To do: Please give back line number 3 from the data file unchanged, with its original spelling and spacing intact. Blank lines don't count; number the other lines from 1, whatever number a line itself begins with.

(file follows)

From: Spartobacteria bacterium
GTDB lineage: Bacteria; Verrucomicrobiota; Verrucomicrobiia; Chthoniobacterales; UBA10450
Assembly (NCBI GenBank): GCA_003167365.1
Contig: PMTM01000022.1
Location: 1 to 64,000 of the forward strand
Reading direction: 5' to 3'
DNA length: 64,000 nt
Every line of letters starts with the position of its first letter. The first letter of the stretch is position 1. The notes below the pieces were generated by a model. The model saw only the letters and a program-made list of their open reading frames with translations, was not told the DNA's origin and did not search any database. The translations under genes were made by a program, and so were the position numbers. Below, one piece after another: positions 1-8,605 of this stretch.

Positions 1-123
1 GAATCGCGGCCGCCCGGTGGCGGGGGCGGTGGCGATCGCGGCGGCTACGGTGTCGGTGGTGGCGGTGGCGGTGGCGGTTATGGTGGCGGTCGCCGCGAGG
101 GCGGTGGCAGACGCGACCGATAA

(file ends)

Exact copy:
Assembly (NCBI GenBank): GCA_003167365.1